A Travellerspoint blog

Santorini, Greece

Donkey or tram?


I think the tram for Grandma. Well here is our test the seniors day. At first I was going to sat no way...but then changed my mind. We got a decent start with our Priority Tender Passes and were on shore very quickly. We got the first tram up the hillside. Doris was not impressed. She covered her eyes and was somewhat sweaty; bur once you are on there is no turning back. Okay so the first bit is a little jittery, but really it was quite fun. We had time for Joyce to get a hat, Tracy and I to get lost, and time for a coffee overlooking the caldera. Okay for those who know me, I had an iced Chocolate.
We were watching for Demetrius, but it was his wife Patricia who showed up. Patricia is German, born in Belgium, married a Greek and settled here. Wow! Demetrius took another group and thought Patricia would be great for our family grouping. A short walk away we found a blue air-conditioned van that was just perfect and we were off.
How can one describe the fantastic sights around the island? The humidity is high which means the horizon is a little hazy. Oia is beautiful, so many wonderful surprises around each white washed corner. There are 500 churches on the Island. Many are privately owned. As we passed one that was the church for the Saint Demetrius the lady who owned it was cleaning it. We chatted for a bit through Patricia and then the lady invited us in. It is very beautiful with ornate fixtures, wooden stalls along the sides for the men who sing hymns and various religious paintings on the walls. Patricia put some coins in the box and we lit candles. We lit candles for Jennifer, for Roger's Dad and Uncle Den. I told Patricia to tell her this was the highlight of our trip and for whatever reason I teared up.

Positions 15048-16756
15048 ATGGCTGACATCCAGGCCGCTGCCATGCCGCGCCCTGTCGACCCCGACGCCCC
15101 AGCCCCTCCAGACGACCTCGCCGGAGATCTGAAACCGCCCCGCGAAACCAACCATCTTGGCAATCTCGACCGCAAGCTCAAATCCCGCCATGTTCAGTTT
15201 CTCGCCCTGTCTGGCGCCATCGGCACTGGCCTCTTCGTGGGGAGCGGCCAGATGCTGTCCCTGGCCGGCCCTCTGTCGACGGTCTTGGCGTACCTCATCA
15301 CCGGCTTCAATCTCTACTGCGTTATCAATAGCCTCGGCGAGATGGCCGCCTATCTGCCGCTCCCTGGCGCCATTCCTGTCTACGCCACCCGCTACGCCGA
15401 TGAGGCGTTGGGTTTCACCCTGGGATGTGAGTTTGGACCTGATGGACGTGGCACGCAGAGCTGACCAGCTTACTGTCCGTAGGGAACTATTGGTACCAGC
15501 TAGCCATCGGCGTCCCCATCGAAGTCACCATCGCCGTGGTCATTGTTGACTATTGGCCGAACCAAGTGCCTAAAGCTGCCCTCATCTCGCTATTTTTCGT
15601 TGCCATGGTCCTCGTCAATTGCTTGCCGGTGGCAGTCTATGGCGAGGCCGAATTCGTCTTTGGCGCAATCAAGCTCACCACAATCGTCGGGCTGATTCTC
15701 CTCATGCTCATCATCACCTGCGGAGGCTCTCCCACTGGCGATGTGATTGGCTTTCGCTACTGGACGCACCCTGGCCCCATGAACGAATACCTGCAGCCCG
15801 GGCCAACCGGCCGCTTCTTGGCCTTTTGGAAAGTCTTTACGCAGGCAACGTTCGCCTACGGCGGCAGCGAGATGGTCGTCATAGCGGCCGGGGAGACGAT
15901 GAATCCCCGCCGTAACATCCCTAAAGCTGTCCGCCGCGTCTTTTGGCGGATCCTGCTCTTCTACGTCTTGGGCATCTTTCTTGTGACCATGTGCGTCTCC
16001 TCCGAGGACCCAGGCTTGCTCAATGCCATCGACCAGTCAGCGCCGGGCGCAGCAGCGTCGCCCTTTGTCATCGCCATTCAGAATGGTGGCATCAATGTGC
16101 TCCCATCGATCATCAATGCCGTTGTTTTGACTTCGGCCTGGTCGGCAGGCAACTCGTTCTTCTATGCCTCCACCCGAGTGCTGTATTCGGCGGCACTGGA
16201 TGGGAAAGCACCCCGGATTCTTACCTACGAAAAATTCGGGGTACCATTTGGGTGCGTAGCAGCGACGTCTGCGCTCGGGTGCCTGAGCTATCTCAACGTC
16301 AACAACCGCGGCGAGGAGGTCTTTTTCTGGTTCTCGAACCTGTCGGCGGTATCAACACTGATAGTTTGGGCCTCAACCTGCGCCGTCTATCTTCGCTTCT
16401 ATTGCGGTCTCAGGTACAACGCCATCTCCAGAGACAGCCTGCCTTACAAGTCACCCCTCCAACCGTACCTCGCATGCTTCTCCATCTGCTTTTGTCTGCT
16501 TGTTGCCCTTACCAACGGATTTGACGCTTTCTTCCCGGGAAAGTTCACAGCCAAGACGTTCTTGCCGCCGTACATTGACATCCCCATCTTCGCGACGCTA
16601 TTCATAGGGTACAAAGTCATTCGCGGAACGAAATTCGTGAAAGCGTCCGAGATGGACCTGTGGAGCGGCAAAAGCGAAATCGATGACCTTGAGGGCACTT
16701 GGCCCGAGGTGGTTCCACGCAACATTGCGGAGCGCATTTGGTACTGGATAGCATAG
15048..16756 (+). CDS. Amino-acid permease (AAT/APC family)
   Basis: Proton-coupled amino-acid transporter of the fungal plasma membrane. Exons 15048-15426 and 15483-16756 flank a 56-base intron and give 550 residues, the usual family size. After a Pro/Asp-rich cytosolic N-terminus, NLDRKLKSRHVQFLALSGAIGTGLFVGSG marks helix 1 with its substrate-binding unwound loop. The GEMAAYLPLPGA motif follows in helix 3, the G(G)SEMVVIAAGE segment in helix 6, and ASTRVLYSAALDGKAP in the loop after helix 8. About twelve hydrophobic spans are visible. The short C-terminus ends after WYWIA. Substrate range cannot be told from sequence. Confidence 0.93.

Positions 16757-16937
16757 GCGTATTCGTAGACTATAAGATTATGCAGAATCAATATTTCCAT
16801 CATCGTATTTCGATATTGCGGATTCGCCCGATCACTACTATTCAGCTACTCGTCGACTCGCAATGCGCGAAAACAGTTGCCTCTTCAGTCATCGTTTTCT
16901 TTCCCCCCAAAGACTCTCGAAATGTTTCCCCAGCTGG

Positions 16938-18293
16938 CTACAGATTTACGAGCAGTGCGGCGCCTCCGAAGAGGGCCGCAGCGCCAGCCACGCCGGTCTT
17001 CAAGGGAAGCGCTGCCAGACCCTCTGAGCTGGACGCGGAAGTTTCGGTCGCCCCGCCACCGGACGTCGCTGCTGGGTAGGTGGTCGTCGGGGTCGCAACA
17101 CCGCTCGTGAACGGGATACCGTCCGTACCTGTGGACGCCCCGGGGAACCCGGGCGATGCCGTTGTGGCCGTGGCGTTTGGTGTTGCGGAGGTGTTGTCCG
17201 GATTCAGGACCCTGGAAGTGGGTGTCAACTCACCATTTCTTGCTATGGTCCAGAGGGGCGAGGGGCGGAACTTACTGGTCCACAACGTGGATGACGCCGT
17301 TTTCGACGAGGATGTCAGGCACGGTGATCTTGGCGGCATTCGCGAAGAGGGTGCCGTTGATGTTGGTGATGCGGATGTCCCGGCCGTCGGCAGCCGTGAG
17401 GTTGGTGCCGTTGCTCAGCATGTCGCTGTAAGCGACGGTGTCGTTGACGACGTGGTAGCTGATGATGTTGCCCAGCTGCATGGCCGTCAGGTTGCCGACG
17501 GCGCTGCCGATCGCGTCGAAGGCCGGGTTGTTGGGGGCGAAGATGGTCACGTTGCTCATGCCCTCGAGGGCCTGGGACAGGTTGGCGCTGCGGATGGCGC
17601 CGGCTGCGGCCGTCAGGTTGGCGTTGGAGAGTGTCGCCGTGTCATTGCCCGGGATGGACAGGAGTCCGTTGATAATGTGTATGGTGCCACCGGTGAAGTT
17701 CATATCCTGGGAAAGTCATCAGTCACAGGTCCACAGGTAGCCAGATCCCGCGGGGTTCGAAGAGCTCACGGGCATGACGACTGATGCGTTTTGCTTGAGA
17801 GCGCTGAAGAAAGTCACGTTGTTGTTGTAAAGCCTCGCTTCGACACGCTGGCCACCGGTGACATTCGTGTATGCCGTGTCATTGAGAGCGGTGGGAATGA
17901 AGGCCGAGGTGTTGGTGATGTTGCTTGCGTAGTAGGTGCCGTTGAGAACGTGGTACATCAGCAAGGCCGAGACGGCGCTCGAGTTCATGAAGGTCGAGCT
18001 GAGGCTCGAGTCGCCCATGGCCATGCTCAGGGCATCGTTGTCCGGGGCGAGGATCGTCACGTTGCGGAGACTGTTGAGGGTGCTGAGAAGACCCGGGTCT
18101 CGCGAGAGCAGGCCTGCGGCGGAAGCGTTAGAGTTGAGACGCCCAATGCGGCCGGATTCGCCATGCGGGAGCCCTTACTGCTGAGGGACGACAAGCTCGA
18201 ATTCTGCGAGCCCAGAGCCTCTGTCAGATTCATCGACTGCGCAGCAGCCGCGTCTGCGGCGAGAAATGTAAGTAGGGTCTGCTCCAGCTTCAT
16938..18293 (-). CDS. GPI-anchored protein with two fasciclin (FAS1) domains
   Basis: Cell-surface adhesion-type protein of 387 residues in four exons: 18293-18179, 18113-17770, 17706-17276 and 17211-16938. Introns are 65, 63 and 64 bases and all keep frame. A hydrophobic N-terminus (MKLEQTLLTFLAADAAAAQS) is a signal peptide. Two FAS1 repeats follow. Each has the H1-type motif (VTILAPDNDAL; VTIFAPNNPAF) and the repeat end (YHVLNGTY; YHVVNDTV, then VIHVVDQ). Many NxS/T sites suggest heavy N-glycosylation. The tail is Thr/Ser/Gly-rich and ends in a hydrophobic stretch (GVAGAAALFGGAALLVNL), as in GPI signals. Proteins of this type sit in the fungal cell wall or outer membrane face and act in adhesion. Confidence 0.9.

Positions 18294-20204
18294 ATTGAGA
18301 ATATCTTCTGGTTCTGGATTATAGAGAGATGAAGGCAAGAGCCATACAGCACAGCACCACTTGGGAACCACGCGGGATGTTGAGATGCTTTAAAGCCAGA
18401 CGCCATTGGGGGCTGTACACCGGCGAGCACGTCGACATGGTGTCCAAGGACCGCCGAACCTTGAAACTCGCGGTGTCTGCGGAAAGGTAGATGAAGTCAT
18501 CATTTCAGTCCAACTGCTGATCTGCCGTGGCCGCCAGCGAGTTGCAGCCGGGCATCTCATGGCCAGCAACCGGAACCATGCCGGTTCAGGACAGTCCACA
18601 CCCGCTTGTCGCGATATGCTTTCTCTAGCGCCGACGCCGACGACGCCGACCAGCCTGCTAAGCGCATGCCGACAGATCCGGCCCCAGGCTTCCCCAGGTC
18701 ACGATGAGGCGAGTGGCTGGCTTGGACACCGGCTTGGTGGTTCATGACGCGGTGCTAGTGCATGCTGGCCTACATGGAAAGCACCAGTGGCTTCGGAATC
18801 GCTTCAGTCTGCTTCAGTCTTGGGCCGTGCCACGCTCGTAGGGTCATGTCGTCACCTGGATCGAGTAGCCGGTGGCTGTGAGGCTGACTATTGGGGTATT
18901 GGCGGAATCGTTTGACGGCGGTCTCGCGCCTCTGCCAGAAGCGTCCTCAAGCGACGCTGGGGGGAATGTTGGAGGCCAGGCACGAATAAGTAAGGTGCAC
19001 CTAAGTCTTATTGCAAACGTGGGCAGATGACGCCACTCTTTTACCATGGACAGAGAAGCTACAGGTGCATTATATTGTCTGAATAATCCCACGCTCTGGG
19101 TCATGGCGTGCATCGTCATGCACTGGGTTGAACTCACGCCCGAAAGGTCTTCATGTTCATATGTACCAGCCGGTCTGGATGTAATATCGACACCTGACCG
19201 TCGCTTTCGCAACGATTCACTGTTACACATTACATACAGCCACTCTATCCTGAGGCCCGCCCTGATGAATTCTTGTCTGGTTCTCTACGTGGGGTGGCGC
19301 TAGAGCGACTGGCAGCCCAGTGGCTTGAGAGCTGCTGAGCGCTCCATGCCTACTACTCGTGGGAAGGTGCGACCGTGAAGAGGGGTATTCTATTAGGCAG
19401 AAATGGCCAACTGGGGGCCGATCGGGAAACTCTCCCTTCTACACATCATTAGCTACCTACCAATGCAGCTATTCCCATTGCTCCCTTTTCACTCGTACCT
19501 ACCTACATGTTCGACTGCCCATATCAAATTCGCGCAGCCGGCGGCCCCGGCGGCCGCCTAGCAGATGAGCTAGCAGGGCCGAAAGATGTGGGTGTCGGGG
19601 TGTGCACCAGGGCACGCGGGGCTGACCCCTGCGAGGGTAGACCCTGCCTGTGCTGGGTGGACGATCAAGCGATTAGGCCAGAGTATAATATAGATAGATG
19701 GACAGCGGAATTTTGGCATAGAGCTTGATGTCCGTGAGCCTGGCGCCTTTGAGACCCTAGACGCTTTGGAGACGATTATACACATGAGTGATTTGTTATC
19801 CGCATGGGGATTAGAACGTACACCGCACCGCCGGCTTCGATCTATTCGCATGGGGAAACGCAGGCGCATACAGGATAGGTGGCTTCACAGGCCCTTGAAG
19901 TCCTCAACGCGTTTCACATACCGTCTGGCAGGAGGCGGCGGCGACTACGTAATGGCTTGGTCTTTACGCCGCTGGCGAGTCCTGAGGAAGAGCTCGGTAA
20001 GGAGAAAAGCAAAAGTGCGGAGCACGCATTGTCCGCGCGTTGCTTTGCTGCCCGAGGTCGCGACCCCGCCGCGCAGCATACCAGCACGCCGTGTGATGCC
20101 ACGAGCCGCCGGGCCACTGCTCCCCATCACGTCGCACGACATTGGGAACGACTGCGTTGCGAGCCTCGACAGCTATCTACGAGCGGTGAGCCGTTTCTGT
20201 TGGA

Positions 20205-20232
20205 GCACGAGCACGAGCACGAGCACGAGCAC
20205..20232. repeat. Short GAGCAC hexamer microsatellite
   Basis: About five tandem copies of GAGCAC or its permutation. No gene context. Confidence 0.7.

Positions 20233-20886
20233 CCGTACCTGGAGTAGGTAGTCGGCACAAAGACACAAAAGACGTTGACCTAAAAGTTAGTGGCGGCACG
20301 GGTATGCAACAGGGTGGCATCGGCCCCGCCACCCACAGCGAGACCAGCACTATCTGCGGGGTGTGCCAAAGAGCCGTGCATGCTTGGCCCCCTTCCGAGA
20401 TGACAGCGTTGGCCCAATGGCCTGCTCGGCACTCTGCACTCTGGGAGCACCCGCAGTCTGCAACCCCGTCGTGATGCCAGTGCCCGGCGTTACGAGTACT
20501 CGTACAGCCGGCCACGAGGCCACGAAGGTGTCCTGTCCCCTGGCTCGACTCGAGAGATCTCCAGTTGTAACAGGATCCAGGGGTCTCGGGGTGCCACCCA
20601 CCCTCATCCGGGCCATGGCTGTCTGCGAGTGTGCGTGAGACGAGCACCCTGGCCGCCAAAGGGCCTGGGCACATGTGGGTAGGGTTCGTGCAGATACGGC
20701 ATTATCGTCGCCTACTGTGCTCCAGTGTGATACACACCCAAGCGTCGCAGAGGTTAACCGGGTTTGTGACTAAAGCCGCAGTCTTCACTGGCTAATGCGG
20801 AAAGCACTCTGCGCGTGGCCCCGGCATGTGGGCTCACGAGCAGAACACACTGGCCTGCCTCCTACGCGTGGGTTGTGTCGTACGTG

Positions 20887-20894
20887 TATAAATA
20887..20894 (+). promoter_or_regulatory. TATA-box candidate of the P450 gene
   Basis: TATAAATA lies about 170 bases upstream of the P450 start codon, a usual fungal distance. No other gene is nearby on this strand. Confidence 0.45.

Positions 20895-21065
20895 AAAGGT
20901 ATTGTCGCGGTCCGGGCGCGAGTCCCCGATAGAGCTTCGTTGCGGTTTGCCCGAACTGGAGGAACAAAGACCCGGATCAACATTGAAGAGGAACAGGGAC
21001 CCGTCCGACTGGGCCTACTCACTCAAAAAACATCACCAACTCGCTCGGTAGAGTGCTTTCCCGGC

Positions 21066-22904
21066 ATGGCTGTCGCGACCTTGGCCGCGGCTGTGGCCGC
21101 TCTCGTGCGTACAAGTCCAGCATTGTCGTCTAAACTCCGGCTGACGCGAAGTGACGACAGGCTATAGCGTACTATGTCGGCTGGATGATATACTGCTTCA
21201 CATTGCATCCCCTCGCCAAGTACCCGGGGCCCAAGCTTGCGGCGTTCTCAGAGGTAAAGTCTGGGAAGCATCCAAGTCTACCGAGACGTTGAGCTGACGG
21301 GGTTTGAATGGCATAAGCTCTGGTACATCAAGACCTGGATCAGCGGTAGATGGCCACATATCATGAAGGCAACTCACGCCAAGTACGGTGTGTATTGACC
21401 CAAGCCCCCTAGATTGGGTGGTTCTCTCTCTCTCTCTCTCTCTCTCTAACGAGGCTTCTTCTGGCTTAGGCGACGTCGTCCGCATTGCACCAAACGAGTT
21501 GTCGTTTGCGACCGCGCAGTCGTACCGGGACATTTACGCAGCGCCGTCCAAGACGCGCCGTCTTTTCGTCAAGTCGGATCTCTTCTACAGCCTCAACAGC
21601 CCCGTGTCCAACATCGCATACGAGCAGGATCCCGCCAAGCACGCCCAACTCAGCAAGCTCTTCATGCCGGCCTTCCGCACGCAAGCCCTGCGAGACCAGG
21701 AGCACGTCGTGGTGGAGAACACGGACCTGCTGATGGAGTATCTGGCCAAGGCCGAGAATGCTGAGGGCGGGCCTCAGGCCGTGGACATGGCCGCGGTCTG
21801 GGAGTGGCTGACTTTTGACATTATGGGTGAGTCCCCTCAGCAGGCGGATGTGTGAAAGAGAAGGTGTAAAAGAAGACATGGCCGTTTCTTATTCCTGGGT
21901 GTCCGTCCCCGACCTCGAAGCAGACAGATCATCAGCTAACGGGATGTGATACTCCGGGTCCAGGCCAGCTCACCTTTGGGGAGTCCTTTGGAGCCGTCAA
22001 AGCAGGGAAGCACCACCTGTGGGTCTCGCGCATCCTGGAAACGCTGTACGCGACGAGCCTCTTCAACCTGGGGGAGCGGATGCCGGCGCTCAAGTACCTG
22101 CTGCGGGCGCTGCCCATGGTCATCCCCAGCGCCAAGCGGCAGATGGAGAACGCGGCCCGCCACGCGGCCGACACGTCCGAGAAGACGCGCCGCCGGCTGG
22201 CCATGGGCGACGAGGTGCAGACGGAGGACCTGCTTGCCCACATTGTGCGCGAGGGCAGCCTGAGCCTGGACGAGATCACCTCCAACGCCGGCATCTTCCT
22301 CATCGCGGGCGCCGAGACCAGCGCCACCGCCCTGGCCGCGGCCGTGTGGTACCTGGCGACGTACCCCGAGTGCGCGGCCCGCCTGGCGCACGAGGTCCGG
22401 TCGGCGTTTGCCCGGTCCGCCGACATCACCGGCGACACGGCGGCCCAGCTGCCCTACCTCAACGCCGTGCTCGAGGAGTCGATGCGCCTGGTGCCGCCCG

We found the car and drove down into the fishing village and up the coast to a black sand beach where the locals go. Basically a few tourists go during the day and the locals arrive about five. There are caves in the coast hillsides where they store their beach stuff during the summer and their boats in the There are other caves in the hillside, but these ones were where their disposed of their dead. They now have traditional cemeteries, but they bury their dead standing up. You see many grapes here, but they grow low to the ground rather than suspended on supports.